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Fantasy Review: The Obelisk Gate

Mashiara Sedai
  • This edition of “Fantasy Review” is for The Obelisk Gate, the second novel in N. K. Jamisin’s The Broken Earth series.  This book was also awarded the Hugo for Best Novel in 2017.  It’s easy to see why.

This edition of “Fantasy Review” is for The Obelisk Gate, the second novel in N. K. Jemisin’s The Broken Earth series.  This book was also awarded the Hugo for Best Novel in 2017.  It’s easy to see why.



Reunited with Alabaster, Essun once again becomes the learner. He has plans—and since he is turning into a rock—it’s up to Essun to finish them. They try to make the best of things in their new comm, Castrima, but when the world is breaking down, no place is safe.  Not only do they need to contend with a dwindling food supply due to the ash-filled sky, but wild animals mutate during a Season, and their evolved abilities can be devastating.  When Alabaster finally reveals his mission of catching the moon, Essun wonders if she can accomplish such a fete.


Meanwhile, Jija and Nassun travel for a year to reach the safety—and a promised cure for orogeny—in Found Moon.  There, Nassun is put in the charge of three Guardians—all of whom have panicked and given their bodies over to the voices inside their heads.  The leader of the bunch is Schaffa and he takes a particular liking to Nassun and eventually makes the connection of her being the daughter of Syenite.  While Jija wants Nassun to cure herself of orogeny, her desire to help Schaffa pushes her powers to new and startling depths.



These characters are amazing!  So developed, captivating, realistic.  It’s easy to understand Essun’s choices and her point of view of the world.  Her struggles—trying to piece together the life of Syenite, which Alabaster represents, and her life as a mother, which Lerna represents—resonate with raw emotions.  This was another book that made me cry.


The evolution of the magic system is one of the main driving forces in this novel.  With Alabaster’s help, Essun is able to sense something that is not orogeny.  It’s described as silver, and it is dubbed as “magic.”  With magic and orogeny, Essun’s task to grab the moon may be in reach.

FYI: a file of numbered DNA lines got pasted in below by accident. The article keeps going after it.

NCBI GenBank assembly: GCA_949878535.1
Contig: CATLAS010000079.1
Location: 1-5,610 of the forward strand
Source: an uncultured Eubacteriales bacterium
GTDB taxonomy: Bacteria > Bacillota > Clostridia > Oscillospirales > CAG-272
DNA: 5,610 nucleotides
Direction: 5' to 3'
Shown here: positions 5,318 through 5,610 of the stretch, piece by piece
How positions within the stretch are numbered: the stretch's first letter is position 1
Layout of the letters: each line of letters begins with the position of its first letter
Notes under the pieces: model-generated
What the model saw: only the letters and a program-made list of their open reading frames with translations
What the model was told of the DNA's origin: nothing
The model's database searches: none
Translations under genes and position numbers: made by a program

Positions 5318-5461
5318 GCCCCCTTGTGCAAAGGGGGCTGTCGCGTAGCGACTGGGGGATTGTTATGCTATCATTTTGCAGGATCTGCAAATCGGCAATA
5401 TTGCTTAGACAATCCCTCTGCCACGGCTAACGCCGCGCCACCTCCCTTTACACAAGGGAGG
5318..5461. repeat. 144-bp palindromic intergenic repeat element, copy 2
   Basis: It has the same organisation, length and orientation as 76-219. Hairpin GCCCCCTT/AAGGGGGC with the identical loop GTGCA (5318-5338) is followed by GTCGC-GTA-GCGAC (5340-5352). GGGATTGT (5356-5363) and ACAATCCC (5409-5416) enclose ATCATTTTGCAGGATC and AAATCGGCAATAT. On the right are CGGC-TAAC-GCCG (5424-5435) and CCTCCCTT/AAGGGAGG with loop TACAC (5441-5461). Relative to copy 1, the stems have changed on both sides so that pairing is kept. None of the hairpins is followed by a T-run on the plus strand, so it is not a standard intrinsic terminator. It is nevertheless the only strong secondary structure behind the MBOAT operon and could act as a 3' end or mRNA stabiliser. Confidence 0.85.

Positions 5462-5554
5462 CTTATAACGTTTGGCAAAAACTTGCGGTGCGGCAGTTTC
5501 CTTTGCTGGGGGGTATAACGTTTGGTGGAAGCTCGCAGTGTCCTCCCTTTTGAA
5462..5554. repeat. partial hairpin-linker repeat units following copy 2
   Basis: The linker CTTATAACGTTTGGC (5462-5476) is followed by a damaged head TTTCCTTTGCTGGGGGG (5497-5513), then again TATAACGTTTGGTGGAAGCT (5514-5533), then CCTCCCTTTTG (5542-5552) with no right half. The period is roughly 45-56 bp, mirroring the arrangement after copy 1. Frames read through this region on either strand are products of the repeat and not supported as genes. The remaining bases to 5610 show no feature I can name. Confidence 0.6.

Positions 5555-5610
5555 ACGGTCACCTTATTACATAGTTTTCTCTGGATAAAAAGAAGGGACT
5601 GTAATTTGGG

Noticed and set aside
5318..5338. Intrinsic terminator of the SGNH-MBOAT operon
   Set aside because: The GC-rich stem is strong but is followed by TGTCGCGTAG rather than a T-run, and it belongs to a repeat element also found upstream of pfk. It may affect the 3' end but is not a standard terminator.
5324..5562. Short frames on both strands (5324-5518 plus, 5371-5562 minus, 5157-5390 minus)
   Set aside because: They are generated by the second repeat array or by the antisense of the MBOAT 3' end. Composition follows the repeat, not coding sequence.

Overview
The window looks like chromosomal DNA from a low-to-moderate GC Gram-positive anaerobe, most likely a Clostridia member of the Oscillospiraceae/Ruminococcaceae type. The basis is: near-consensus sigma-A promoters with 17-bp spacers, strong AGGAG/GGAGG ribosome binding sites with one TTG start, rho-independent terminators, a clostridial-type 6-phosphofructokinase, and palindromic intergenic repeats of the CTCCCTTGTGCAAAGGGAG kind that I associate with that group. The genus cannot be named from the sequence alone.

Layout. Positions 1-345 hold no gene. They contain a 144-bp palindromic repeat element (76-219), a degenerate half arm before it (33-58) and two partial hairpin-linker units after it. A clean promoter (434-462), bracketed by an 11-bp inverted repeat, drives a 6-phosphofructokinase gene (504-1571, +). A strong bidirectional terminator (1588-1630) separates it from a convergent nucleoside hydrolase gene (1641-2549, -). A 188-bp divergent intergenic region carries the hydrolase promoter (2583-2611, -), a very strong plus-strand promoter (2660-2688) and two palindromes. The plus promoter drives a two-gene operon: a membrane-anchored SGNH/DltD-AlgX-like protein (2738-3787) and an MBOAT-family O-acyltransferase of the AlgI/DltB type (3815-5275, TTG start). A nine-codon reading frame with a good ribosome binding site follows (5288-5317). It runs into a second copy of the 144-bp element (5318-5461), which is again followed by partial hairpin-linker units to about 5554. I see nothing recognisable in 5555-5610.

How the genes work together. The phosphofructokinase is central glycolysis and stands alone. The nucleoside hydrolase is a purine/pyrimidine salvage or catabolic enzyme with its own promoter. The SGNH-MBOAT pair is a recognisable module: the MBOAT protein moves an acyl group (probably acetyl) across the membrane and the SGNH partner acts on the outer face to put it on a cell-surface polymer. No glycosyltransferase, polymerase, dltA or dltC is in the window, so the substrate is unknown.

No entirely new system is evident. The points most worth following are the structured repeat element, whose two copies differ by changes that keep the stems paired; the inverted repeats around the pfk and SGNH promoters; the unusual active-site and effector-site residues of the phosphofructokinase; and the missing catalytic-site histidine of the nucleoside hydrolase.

Nassun takes more prominence.  Her powers grow incredibly fast once she’s under the care and guidance of the Guardians.  It’s hard to get a good read on Schaffa’s character.  He’s been portrayed as nothing but evil since book one, and Nassun’s favorable opinion of him makes me think he may be redeemed.  Or perhaps he’s able to con Nassun easier than he could Syenite.


And though Alabaster is not very active in this storyline, he is still my favorite character.  Though I also grew to like Hoa—the stone eater who has claimed Essun.  The end of the first novel revealed him as the narrator, and knowing that it’s his perspective gave a lot more insight to his character.  I’m really interested in the link between orogenes and the stone eaters.  It seems like an Aes Sedai/Warder type relationship, but it does have hints of something more sinister.



The pace slowed down a lot from the first book.  In The Fifth Season, it covered three different timelines spread out over 30 years.  So for this novel to have the scope of only one year, it seemed like not many things were happening at once.  Not necessarily a bad thing, a slow pace does not mean a boring book.  But for me, personally, it didn’t feel as sweeping and encompassing as the previous novel.



I am amazed at the writing of the these novels, the tone and voice, the growth of characters, the details of the world.  This one slowed down a bit, but I’m still loving the journey.  I’m hoping the concluding novel, The Stone Sky, gives me the epic finale I’m waiting for.



4 out of 5


For more from N. K. Jemisin, you can check out her website.

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